JPMorgan Chase slashes U.S. growth forecast as consumers limit spending
JPMorgan Chase revised its U.S. growth outlook mid-year, sharply lowering expectations for second-quarter annualized real GDP growth to 1% from 2.5%, Bloomberg reported on Friday.
The largest US bank also cut its projection for the third quarter to 1% from 2%. However, growth is expected to reach 1.5% in the last three months of the year, boosted by robust auto production and lower inflation, JPMorgan analysts said.
The downgrade comes amid tighter monetary policy, as the US Federal Reserve responds to inflation with aggressive interest rate hikes. The Fed raised its key rate by 0.75 percentage points in June.
The grim forecast followed an influx of weaker data earlier this week that showed US consumer spending rose less than expected in May as motor vehicles remained scarce. Meanwhile, rising prices forced to reduce purchases of other goods.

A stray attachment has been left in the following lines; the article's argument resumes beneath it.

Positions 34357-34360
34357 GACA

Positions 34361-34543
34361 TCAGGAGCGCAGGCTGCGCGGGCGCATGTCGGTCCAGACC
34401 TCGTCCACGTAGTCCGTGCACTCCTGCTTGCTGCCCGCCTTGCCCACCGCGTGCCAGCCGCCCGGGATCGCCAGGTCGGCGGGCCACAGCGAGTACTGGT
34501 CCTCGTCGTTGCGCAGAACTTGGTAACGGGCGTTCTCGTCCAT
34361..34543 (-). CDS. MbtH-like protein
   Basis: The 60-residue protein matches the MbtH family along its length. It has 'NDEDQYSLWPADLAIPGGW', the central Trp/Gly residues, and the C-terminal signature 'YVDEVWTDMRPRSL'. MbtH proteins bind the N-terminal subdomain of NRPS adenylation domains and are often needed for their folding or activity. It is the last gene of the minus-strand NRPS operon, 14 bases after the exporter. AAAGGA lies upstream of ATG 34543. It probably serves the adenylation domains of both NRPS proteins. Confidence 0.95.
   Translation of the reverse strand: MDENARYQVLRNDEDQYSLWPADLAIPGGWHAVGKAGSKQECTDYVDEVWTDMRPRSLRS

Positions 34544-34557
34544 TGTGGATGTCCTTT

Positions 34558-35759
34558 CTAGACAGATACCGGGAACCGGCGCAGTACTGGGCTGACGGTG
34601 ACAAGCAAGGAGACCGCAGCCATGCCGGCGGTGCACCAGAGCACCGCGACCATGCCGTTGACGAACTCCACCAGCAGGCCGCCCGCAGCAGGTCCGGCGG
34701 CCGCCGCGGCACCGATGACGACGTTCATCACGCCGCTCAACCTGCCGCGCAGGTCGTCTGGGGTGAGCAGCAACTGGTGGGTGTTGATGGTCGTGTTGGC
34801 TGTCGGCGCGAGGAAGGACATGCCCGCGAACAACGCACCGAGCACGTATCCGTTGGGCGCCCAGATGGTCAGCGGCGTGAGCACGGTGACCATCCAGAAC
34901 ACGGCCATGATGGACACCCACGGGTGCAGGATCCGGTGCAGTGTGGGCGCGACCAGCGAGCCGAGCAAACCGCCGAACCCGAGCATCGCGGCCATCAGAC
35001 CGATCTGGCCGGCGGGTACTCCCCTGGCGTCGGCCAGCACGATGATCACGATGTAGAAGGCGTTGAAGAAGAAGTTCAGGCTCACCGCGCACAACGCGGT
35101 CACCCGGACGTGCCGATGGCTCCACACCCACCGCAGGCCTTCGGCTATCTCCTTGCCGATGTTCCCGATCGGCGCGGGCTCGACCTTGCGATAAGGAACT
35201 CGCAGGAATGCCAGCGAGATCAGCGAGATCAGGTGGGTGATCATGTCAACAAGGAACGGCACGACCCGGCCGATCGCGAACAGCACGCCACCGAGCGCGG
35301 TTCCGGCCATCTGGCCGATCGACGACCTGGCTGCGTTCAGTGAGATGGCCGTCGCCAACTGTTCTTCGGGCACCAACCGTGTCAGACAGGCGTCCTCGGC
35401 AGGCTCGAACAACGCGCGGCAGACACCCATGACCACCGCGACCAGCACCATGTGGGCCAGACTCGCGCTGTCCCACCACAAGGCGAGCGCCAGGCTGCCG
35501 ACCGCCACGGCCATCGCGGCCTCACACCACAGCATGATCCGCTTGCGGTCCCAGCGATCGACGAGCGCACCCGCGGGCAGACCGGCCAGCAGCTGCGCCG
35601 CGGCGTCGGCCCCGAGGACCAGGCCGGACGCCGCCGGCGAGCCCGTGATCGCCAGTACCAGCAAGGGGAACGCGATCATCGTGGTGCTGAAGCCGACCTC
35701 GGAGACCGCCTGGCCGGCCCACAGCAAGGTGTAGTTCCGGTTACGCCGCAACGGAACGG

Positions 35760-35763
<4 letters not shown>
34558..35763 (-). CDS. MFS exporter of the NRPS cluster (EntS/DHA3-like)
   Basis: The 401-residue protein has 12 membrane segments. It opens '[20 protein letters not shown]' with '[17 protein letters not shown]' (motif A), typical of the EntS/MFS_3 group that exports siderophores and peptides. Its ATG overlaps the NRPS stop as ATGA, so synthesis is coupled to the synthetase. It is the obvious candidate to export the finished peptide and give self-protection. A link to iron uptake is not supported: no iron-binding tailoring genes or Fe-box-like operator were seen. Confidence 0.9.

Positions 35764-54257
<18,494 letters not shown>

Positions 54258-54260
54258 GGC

US stocks are off to their worst start in over 50 years
“Our forecast is dangerously close to a recession”, Michael Feroli, JPMorgan’s chief US economist, said in a note seen by the agency.
“However, we continue to seek economic expansion, in part because we believe employers may be reluctant to lay off workers, even in times of weak product demand.”
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